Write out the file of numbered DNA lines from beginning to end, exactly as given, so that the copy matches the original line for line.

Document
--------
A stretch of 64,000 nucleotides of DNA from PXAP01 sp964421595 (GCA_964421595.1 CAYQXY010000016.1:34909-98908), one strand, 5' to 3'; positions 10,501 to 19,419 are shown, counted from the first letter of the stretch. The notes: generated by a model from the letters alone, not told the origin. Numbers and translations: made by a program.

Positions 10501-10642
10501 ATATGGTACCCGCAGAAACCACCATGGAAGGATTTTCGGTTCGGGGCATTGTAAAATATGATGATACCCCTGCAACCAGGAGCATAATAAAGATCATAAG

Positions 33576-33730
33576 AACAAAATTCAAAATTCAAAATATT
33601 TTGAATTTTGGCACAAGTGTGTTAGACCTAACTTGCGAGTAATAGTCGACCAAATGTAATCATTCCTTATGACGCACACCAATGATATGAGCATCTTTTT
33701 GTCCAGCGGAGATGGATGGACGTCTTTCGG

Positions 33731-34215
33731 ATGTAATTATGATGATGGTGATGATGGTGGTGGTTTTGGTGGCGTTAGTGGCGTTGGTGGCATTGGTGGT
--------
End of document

A stretch of 64,000 nucleotides of DNA from PXAP01 sp964421595 (GCA_964421595.1 CAYQXY010000016.1:34909-98908), one strand, 5' to 3'; positions 10,501 to 19,419 are shown, counted from the first letter of the stretch. The notes: generated by a model from the letters alone, not told the origin. Numbers and translations: made by a program.

Positions 10501-10642
10501 ATATGGTACCCGCAGAAACCACCATGGAAGGATTTTCGGTTCGGGGCATTGTAAAATATGATGATACCCCTGCAACCAGGAGCATAATAAAGATCATAAG

Positions 33576-33730
33576 AACAAAATTCAAAATTCAAAATATT
33601 TTGAATTTTGGCACAAGTGTGTTAGACCTAACTTGCGAGTAATAGTCGACCAAATGTAATCATTCCTTATGACGCACACCAATGATATGAGCATCTTTTT
33701 GTCCAGCGGAGATGGATGGACGTCTTTCGG

Positions 33731-34215
33731 ATGTAATTATGATGATGGTGATGATGGTGGTGGTTTTGGTGGCGTTAGTGGCGTTGGTGGCATTGGTGGT